Latest update: May 24th, 2013
Mourning, repentance – and love of the Land of Israel. These are arguably the major themes of these Three Weeks of Mourning over the destruction of the Holy Temple.
The first two are well known and require little elaboration. But how does love and concern for Eretz Yisrael fit in to the picture?
The answer is based on a watershed event in Jewish history: the notorious sin of the spies, a result of disdain for the Land of Israel. Moses had sent them to scout out the Promised Land, but the Jews, fresh off being rescued from the bondage of Egypt, seemed only too eager to hear and accept their negative report.
What was the divine punishment? The Talmud puts it this way: “You cried for no good reason, so I’ll give you something to cry about. On this day – the 9th of Av – many centuries from now, the Beit HaMikdash will be destroyed.”
And since we are bidden to recognize our mistakes, learn from them, and often go to the other extreme, it is clear there is no better time than these Three Weeks to increase our love and solidarity with the Land of Israel, the holy city of Jerusalem, and the site of the Beit HaMikdash.
We must do this, first of all, by learning about them and their importance – and about the contemporary threats they face. The Beit HaMikdash compound, for instance, is currently facing a multi-pronged attack. Let us briefly list the most recent fronts of hostilities:
* The Temple Mount is under the de-facto control of hostile Muslims who restrict the entry of Jews and do not allow them to pray there.
* The Muslims are currently desecrating the site of the Holy of Holies by placing scaffolding atop the Foundation Stone, so that they can carry out “renovations.”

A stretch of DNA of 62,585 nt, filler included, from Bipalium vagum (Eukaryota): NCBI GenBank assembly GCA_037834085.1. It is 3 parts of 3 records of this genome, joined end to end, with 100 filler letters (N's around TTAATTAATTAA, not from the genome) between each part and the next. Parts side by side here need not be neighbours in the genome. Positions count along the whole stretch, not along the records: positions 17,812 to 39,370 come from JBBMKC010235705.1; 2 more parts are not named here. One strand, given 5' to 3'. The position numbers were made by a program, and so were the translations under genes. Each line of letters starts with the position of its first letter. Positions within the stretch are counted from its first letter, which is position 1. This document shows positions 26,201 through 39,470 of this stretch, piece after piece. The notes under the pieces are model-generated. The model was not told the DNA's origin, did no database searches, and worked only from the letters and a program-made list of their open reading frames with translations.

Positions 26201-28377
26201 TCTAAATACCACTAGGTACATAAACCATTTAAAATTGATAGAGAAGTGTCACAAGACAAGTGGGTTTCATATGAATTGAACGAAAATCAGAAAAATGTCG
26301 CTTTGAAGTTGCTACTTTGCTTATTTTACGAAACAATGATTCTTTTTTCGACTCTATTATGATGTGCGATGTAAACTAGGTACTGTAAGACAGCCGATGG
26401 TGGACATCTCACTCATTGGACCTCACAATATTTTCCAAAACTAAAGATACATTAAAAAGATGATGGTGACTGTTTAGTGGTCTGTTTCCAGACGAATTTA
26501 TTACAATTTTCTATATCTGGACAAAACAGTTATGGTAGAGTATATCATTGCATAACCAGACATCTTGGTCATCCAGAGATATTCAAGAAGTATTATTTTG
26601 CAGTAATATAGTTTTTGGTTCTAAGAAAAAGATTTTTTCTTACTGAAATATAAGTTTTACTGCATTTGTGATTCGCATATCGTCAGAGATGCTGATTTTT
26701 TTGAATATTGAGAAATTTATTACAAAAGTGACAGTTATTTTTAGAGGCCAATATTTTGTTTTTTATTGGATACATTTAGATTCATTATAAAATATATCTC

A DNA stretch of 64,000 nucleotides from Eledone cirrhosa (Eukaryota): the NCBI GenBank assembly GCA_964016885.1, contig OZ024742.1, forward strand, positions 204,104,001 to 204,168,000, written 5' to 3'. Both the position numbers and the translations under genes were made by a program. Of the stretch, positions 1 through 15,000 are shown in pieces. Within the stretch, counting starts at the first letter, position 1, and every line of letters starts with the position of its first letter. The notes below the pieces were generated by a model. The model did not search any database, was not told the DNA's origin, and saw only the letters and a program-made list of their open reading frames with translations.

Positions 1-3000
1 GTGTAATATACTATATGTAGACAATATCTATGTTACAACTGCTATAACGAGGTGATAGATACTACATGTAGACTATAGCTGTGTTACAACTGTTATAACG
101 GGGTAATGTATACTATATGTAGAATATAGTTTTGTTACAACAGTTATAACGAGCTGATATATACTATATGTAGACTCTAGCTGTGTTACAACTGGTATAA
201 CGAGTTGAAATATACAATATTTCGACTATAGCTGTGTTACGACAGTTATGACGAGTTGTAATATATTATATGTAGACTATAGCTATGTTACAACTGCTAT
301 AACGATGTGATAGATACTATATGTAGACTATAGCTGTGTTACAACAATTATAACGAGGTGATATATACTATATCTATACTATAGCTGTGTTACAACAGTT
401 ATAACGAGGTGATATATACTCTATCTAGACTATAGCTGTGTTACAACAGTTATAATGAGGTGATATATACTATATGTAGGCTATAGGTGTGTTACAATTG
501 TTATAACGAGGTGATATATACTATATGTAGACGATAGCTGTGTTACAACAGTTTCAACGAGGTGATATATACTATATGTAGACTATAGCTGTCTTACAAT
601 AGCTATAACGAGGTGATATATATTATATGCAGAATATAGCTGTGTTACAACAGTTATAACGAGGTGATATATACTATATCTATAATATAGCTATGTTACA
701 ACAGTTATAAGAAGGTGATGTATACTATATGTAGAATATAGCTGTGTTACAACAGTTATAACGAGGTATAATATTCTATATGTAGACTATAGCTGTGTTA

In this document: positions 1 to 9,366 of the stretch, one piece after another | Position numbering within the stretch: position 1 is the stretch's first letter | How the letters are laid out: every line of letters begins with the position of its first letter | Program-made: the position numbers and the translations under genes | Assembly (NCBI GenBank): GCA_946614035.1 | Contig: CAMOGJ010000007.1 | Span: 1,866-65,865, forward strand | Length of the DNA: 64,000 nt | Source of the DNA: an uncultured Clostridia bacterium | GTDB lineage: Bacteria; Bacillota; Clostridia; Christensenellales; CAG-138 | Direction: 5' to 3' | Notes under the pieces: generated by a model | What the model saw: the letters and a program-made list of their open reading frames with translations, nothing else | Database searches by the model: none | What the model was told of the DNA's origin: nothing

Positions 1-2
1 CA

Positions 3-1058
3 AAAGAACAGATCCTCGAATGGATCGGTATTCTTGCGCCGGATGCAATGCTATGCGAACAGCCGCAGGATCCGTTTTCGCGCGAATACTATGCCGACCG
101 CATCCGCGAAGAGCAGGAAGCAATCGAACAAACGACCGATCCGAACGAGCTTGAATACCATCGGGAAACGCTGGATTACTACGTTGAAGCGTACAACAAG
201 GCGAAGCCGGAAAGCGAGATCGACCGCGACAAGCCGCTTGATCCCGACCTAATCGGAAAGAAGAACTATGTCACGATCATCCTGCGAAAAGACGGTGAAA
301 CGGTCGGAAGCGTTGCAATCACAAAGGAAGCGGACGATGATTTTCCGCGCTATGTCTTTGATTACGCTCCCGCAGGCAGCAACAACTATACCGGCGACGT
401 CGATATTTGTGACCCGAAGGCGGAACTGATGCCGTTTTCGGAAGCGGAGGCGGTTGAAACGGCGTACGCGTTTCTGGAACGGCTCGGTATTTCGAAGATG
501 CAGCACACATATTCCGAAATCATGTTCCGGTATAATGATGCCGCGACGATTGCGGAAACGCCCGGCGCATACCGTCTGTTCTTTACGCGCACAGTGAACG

* Possibly most egregious of all is the ban placed by Israel’s police on Rabbi Yisrael Ariel – head of the Temple Institute in Jerusalem and one of the original liberators of the site during the Six Day War – from even entering the Temple Mount.
The first, of course, has been the case for many decades. Arab control over the Temple Mount became more pronounced right after the Six-Day War when Moshe Dayan literally “returned the keys” to the Muslim Waqf, arousing little Jewish protest. Since then, the Waqf has embarked on a campaign of destruction of all archaeological evidence of Jewish claims to this site. A Waqf sign at the entrance to the site of the Beit HaMikdash reads, “The Al-Aqsa Mosque courtyard and everything in it is Islamic property.”
Can we truly claim Jewish sovereignty over a united Jerusalem if we allow this situation to continue without protest?
Supporters of Jewish Jerusalem were outraged last week when they learned the Waqf had turned the area of the Temple’s Holy of Holies into a construction site. The Temple Mount Loyalists filed suit in the Supreme Court on Sunday. They asked for an immediate restraining order to close the site, prevent those responsible for the desecration from entering, and enable the Chief Rabbinate to remove the scaffolding and end the desecration.
The petition states that the Waqf has taken advantage of its position to “harm the very heart of the Mount, in deepest offense to the emotions of the Jewish Nation…. Since the Early Prophets, the Foundation Stone has been the site of the High Priest’s exclusive service on Yom Kippur – the center of the world, according to Jewish faith, and the site on which the Ark of the Covenant was placed.”
Once again, without an international outcry from world Jewry, it is feared the request for judicial redress in the form of “quick and firm action and intervention” to put an end to this grave religious offense will once again fall on deaf ears.
And finally, many rabbis and other public figures have protested the unexplained police decision to prevent Rabbi Yisrael Ariel from visiting the Temple Mount. How ironic that Israel boasts freedom of religion and access to holy sites but bans a rabbi from Judaism’s holiest site – a rabbi who is the founder of the Temple Institute, which seeks to disseminate the principle taught in The Kuzari that “Jerusalem will be built when the Jews truly long for it.”
About the Author: Chaim Silberstein is president of Keep Jerusalem-Im Eshkachech and the Jerusalem Capital Development Fund. He was formerly a senior adviser to Israel's minister of tourism. Hillel Fendel, past senior editor at Israel National News/Arutz-7, is a veteran writer on Jerusalem affairs. Both have lived in Jerusalem and now live in Beit El.
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